Lieblein sees a big opportunity for GM to differentiate itself in the market at the point of sale, a key initiative for her heading into the New Year.
“We’re working closely with the dealers, and within the company, to make sure when a customer comes in – I don’t care if they are in Tijuana or Mexico City or Cancun – that they have an outstanding experience, whether they are buying their car or getting it serviced,” she says, echoing similar efforts under way by GM in the U.S. this year.
More broadly, Lieblein plans to continue working with the Mexican government to spur sales, perhaps taking a page from GM Brazil’s successful playbook. In 2009, the Brazilian market ran against trend to post record sales. Lieblein cites close work between its auto industry and the federal government.
Low interest rates and tax breaks for small-displacement engines and flex-fuel vehicles combined with a slew of new-product introductions from auto makers to sustain sales and production in Brazil during that crisis year.
Mexico’s new-vehicle taxes particularly are onerous on auto makers, Lieblein says. “We worked with the government (last year) to get some of those taxes eliminated or reduced with good success. We plan to continue that again this year.”
At the same time, Mexico is entering a period of political uncertainty this year as the run-up to a presidential changeover in 2012 begins, and vehicle sales could be affected, she says. “That can always swing one way or the other.”
Mexico’s production outlook for 2011 hinges on a recovery in the U.S. market, which swung to 11.5 million light-vehicle deliveries in 2010 from 10.4 million in 2009. Experts see as many as 2 million more sales this year.
In 2010, GM Mexico produced 559,437 vehicles, up 59.6% from 2009.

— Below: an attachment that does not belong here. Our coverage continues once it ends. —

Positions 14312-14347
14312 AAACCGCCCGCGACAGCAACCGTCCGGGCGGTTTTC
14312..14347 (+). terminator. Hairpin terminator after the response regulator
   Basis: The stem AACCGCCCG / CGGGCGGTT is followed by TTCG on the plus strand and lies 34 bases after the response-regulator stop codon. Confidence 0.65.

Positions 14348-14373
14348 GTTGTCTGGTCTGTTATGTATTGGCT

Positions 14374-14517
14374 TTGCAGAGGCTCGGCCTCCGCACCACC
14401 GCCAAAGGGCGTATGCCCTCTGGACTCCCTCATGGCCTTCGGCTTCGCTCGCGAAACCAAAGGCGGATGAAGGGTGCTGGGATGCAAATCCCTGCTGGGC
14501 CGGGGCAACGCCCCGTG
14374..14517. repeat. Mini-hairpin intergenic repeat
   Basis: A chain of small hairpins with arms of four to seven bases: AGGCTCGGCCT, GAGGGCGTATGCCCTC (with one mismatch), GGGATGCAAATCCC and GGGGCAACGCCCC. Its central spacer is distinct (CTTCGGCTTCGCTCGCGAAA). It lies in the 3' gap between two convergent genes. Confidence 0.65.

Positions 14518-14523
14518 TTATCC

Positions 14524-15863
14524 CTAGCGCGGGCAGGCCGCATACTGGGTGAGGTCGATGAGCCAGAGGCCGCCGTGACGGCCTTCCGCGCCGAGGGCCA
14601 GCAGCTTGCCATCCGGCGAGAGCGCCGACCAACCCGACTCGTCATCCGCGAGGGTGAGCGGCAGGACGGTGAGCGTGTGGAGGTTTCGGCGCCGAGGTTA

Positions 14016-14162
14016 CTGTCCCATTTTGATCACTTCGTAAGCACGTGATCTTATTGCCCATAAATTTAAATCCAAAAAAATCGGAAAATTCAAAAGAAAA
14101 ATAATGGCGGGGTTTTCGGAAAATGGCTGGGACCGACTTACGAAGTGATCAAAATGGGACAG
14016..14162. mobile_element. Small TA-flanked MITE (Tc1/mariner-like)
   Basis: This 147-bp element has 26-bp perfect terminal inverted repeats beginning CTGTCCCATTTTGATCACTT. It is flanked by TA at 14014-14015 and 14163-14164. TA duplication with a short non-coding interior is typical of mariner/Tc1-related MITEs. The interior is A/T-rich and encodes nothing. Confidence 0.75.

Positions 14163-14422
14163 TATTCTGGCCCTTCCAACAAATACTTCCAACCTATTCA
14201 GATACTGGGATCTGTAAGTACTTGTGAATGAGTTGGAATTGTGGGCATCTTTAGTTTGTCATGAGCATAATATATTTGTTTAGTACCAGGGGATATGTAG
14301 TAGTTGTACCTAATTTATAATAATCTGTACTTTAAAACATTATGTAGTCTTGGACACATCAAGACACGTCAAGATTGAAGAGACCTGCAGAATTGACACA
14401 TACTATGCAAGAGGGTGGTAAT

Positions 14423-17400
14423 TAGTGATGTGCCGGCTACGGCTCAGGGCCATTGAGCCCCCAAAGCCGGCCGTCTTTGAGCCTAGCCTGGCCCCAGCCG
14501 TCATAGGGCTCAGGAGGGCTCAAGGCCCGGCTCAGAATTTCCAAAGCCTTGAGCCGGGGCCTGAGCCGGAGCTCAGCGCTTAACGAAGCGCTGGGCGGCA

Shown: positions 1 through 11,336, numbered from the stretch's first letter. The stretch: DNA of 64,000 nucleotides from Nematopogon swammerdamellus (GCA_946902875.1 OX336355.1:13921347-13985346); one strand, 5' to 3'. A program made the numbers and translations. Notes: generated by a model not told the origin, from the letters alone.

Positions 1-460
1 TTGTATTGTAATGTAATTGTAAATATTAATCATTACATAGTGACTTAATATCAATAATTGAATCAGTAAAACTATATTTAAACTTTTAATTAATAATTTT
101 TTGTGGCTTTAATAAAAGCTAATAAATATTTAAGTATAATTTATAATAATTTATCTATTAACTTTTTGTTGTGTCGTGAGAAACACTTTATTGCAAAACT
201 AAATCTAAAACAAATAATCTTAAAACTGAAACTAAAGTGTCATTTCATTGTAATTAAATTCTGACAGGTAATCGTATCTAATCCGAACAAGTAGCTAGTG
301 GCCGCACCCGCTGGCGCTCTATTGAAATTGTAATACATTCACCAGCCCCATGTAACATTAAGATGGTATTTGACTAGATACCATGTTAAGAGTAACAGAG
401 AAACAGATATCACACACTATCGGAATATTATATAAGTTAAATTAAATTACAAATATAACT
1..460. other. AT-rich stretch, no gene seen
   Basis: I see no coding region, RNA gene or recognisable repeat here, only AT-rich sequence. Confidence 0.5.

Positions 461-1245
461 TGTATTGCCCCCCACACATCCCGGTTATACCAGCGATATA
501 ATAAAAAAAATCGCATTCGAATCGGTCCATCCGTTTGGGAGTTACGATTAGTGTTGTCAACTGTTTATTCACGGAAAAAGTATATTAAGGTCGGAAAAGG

GM Mexico also has been trying to diversify its export markets over the last few years, so continued momentum in South America also bodes well for Lieblein’s production slate.
“Those countries are doing well – Brazil, Argentina – they’ve done really well with the Aveo,” she says. “We have a lot of synergies with South America. I’m not going to predict a number, but I definitely see continued growth in export.”
But the Mexican market still commands 60% of everything GM builds there, and, longer term, Lieblein believes the market could rise as high as 2 million units. She’s not alone, evidenced by the recent influx of nameplates.
“Mexico has 44 free-trade agreements, so it is a very open market,” Lieblein says. “We don’t have very strong restrictions on producing locally or installing a percentage of local content, like other countries. So I think we will continue to see different companies look at Mexico as a great opportunity. They see it as another developing market.”
Lieblein reports to GM North America President Mark Reuss and says her unit’s role within the auto maker’s universe changed little with the parent’s restructuring.
However, she does operate with greater authority these days, an environment GM hoped to achieve for its regional leaders with its post-bankruptcy management strategy.
“I feel a lot more autonomy in my position to do what I need to do to be successful in my country and to run the business,” Lieblin says. “I like it. It’s refreshing.”